Blockchain Confidential - 15 July 2022
The stablecoin risk condundrum
We need to talk about TINA.
This idea, that stablecoins are needed for DeFi and the broader digital asset trading ecosystem, and “There Is No Alternative” so we just have to accept the risks, deserves to be examined. Because if it’s true, we cannot afford to put our heads in the sand and ignore the risks in stablecoins, we have to think about how we assess the risks we accept and if possible mitigate them. And this is not just about UST and Terra: this is about the fundamental concept of a token pegged to a fiat currency and how this has been implemented in practice. This week’s news about Tether’s use of Celsius for its limited crypto holdings should not come as a surprise; it verges on inevitable if you follow the history in Zeke Faux’s Bloomberg piece last fall.
First, a level-set on classifications. Stablecoins fall broadly into three categories:
fiat-collateralized (e.g. USDC, USDT)
crypto-collateralized (e.g. DAI)
algostables (e.g. UST)
They fall into a broader category of synthetic exposures that include rarer tokens pegged to gold in vaults, diamonds, stocks and more. What they have in common is they aim to “peg” their prices to some other price, and track it as closely as possible. There are fiat currencies that have either historically tried to do the same (at least until George Soros rocked up to that particular party) or on a sustained basis more successfully, like the Hong Kong dollar, but the history here is generally not a pretty one. Nevertheless, absent tokenized fiat — CBDC is a whole separate story — they are useful instruments, serving much the same purpose for those unable to get direct fiat exposure as keeping a variable cash position in your portfolio: it gives you a place to hold roughly steady during a volatile period, and pays tribute to the fact that the decentralized world still has on-ramps and off-ramps to traditional finance and, in the case of USD pegs, that the U.S. dollar still dominates as a reserve currency and thus a point of reference for other prices as well as a haven.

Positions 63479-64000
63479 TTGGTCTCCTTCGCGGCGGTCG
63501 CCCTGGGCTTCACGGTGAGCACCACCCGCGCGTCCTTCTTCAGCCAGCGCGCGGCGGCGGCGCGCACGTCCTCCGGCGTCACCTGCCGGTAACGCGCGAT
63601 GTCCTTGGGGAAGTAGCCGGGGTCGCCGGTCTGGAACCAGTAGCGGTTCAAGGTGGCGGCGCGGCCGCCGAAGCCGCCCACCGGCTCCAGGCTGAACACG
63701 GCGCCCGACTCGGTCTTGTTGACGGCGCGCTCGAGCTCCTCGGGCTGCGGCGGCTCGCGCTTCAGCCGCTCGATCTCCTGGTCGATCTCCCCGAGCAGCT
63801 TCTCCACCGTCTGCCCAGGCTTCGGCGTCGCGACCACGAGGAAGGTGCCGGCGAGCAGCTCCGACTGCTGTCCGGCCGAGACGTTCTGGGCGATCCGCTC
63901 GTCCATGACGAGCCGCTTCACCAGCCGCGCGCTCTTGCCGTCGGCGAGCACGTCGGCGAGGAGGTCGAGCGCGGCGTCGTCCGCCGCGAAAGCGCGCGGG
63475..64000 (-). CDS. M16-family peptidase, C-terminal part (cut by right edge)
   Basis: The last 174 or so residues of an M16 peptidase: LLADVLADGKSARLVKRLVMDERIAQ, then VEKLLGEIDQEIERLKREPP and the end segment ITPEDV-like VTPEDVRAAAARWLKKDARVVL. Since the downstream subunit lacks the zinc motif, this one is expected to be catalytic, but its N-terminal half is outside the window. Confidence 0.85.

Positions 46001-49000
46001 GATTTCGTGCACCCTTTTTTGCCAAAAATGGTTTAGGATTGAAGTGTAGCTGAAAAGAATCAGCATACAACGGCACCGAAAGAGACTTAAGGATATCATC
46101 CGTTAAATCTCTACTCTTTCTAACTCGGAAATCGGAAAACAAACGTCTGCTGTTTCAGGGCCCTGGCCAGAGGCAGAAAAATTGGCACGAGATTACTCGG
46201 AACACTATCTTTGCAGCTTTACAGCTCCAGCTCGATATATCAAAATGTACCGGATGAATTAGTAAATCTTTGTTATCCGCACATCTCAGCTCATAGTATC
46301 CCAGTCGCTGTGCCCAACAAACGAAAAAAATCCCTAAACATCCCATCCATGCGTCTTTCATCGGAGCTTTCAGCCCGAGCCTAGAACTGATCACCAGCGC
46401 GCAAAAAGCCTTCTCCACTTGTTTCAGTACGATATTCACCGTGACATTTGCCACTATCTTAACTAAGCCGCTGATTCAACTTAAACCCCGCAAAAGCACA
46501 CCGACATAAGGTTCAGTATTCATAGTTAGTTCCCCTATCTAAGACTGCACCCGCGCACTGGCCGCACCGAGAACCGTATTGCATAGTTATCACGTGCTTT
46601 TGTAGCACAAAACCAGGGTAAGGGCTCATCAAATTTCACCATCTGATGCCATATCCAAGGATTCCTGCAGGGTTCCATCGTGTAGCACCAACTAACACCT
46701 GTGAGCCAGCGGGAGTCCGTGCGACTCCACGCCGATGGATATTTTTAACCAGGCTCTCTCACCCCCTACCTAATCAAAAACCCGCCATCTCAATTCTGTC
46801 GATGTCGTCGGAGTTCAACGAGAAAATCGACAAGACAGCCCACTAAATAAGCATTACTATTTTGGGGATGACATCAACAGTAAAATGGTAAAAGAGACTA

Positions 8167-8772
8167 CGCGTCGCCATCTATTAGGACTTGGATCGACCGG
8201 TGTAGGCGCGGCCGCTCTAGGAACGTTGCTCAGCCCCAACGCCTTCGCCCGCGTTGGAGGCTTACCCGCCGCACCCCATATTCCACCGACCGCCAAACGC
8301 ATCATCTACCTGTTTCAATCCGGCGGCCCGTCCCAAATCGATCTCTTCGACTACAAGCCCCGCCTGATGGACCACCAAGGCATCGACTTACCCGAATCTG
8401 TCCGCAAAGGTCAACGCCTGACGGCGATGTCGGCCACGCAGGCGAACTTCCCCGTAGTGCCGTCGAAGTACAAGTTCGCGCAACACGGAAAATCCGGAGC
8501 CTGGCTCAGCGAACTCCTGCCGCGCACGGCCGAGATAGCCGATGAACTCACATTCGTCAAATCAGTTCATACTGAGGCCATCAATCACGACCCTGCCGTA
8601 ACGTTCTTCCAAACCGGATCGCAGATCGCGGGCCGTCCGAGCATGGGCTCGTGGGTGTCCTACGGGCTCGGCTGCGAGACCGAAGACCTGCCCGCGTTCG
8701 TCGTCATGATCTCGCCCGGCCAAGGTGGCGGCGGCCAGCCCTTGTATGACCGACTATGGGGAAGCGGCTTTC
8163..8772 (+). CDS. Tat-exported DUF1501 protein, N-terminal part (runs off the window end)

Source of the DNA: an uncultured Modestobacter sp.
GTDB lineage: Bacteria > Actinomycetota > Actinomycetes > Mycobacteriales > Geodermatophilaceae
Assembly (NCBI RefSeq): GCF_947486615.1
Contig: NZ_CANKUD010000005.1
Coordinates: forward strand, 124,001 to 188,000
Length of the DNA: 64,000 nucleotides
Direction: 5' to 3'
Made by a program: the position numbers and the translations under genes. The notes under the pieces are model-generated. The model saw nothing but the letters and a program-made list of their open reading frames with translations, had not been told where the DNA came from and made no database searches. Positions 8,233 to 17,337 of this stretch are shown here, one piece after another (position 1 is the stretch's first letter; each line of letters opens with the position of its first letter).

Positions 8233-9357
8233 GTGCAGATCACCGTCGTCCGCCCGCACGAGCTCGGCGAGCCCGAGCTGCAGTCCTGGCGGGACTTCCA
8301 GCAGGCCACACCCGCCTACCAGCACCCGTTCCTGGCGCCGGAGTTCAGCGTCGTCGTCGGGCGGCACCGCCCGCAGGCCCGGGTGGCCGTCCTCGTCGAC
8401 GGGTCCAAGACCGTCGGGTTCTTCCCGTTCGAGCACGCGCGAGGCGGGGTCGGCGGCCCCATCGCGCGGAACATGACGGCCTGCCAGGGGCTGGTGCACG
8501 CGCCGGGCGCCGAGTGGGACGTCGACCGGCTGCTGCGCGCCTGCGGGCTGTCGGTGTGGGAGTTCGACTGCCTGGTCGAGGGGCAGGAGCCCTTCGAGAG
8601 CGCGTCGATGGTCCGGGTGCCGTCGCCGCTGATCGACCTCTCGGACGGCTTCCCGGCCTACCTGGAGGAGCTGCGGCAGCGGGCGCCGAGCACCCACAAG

So what’s the problem?
The problem actually depends on the mechanism. Fiat-collateralized stablecoins combine three big risks: regulatory risk, counterparty risk, and liquidity mis-matches. Stripping away all the tokenization tech, what you have is a broadly-unregulated, privately-issued, zero-interest bank account with no government backstop and no withdrawal limits. Park any Web3 politics for a moment, and let’s not debate whether regulation or government backstops are a good thing or not, and just acknowledge what we are dealing with here, because it’s a strange creature. You put a dollar in, and at any time you can get a dollar out. In return for this, you receive nothing other than a token and the utility you get from that.